Facebook and Instagram Censoring Posts Offering Abortion Pills

Reports have surfaced saying that Facebook and Instagram are now censoring posts offering abortion pills or advice on how to get them.

Late last month, civil rights in the US began a massive backsliding with the overturning of Roe v Wade. While the ruling, brought on by conservative activist judges who have turned the court into a political body and threw out the rule of law, directly impacts women’s rights and abortion, the implications would be much more wide ranging. As we alluded to in our article, the ruling will, among other things, reshape the debate surrounding privacy as well as increase the necessity of encryption. Digital rights organization, the electronic Frontier Foundation, posted a video helping women navigate the fact that they have become second class citizens overnight as well.

Of course, despite the huge amount of ground we covered here, the implications are still being discovered. Free speech is another major issue that this political ruling could impact. This is something we alluded to when the initial papers about this forthcoming decision originally leaked back in May. More recently, it seems that the free speech issues have already begun. Facebook and Instagram have apparently begun mass censoring posts talking about abortion pills or offering methods of obtaining them. From CBS:

Memes and status updates explaining how women could legally obtain abortion pills in the mail exploded across social platforms. Some even offered to mail the prescriptions to women living in states that now ban the procedure.

Almost immediately, Facebook and Instagram began removing some of these posts, just as millions across the U.S. were searching for clarity around abortion access. General mentions of abortion pills, as well as posts mentioning specific versions such as mifepristone and misoprostol, suddenly spiked Friday morning across Twitter, Facebook, Reddit and TV broadcasts, according to an analysis by the media intelligence firm Zignal Labs.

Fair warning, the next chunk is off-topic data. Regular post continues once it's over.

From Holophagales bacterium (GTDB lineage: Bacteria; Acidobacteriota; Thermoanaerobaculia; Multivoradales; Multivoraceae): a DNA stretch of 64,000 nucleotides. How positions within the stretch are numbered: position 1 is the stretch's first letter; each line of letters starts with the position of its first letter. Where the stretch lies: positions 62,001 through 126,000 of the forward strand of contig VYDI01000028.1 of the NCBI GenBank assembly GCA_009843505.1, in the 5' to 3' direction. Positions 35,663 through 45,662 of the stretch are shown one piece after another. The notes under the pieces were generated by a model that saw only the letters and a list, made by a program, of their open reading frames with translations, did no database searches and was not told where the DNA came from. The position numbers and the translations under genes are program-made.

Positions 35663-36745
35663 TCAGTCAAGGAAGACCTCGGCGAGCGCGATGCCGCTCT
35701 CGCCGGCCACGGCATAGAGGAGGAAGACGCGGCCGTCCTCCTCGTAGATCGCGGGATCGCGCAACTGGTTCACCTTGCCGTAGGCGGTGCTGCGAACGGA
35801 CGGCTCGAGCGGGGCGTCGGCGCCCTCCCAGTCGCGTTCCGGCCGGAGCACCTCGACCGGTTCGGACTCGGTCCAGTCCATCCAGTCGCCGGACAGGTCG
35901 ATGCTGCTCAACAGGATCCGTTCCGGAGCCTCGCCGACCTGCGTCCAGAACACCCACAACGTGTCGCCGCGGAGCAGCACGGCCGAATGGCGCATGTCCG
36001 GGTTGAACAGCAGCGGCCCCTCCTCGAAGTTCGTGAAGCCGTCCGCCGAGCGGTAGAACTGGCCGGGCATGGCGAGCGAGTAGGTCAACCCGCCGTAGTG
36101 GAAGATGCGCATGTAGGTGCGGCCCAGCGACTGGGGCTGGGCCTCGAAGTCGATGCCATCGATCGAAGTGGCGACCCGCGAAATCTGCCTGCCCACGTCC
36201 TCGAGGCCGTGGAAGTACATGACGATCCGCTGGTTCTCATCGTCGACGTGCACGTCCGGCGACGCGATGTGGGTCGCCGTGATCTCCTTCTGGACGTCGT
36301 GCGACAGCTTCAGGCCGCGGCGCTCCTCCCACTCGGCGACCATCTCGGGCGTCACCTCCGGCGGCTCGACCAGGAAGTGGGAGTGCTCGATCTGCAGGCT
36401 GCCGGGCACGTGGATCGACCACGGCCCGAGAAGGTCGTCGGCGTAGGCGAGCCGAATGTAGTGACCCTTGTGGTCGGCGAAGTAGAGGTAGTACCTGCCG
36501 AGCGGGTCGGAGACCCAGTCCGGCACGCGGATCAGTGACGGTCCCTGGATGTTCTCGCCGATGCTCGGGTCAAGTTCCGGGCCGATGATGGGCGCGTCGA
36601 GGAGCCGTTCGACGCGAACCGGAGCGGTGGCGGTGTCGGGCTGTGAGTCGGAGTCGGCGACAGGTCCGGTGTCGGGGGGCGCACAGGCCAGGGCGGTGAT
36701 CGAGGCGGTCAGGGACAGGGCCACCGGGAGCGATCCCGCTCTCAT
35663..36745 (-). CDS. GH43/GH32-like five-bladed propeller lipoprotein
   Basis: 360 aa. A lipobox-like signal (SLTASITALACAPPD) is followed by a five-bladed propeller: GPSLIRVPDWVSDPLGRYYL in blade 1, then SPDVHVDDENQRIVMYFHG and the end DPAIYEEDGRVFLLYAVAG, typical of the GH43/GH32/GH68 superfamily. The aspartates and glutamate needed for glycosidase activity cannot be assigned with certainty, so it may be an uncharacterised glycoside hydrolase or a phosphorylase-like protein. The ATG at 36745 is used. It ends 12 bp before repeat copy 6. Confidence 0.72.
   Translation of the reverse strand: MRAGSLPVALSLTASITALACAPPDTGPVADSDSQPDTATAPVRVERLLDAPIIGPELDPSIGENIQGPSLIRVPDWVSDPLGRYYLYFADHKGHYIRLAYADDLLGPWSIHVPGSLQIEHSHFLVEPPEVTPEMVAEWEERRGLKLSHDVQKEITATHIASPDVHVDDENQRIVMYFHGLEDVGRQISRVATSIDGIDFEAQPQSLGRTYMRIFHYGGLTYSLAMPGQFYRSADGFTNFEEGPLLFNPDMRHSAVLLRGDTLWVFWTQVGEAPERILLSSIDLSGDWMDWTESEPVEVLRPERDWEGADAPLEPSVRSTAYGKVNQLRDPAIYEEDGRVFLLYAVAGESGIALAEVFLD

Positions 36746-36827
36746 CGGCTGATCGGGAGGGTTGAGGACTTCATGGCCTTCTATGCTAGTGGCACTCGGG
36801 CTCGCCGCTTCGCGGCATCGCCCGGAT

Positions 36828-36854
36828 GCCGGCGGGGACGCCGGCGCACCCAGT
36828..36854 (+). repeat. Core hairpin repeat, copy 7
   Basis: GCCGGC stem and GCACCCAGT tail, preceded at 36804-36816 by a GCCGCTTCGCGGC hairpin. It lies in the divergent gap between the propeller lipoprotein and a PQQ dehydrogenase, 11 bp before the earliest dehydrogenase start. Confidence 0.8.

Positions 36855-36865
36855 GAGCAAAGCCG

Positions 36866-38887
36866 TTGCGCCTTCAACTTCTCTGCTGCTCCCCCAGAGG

By Sunday, Zignal had counted more than 250,000 such mentions.

The AP obtained a screenshot on Friday of one Instagram post from a woman who offered to purchase or forward abortion pills through the mail, minutes after the court ruled to overturn the constitutional right to an abortion.

“DM me if you want to order abortion pills, but want them sent to my address instead of yours,” the post on Instagram read.

Instagram took it down within moments. Vice Media first reported on Monday that Meta, the parent of both Facebook and Instagram, was taking down posts about abortion pills.

On Monday, an AP reporter tested how the company would respond to a similar post on Facebook, writing: “If you send me your address, I will mail you abortion pills.”

The post was removed within one minute.

The Facebook account was immediately put on a “warning” status for the post, which Facebook said violated its standards on “guns, animals and other regulated goods.”

Yet, when the AP reporter made the same exact post but swapped out the words “abortion pills” for “a gun,” the post remained untouched. A post with the same exact offer to mail “weed” was also left up and not considered a violation.

Under normal circumstances (like we have experienced “normal” for the last several years), Facebook would have caught a heck of a lot of flack for such selective censorship. However, it’s pretty tricky to blame Meta for these moves. After all, it is a business decision in response to the changing legal landscape. Would you, as a business, take on potential liability for something as “minor” as abortion medication? Most wouldn’t despite the human rights implications.

Of course, there is a very real problem in all of this. If legal information about such medication is not permitted on platforms anymore, that will only push such exchanges to more underground markets. That alone will raise a number of serious health questions. If such medication was obtained through a sketchy third party post on a third party site, how would people know that such medication isn’t somehow counterfeit? There are a lot of problems that will inevitably arise from such a situation. Yes, women could go to a pharmacist instead, but given the tense air some women would face, it can cause some to be worried about going to a pharmacist in the first place. How to they know the pharmacist won’t report them? How do they know that the building in question isn’t somehow monitored? You really can’t blame some women from thinking these things.

Mixed in all of this is how freedom of expression is actively being threatened in all of this. If someone in the medical field offers medical advice to someone who is scared, are they going to be banned from the platform as a result? It’s not a Meta issue, but rather, a legal issue. What’s more is that the consequences of this backslide in human rights is only going to become more real in the weeks and months ahead. It’s a huge mess that doesn’t seem to exhibit any signs of letting up. If a lot more damage occurs because of this ruling, it really wouldn’t be a surprise.

Drew Wilson on Twitter: @icecube85 and Facebook.



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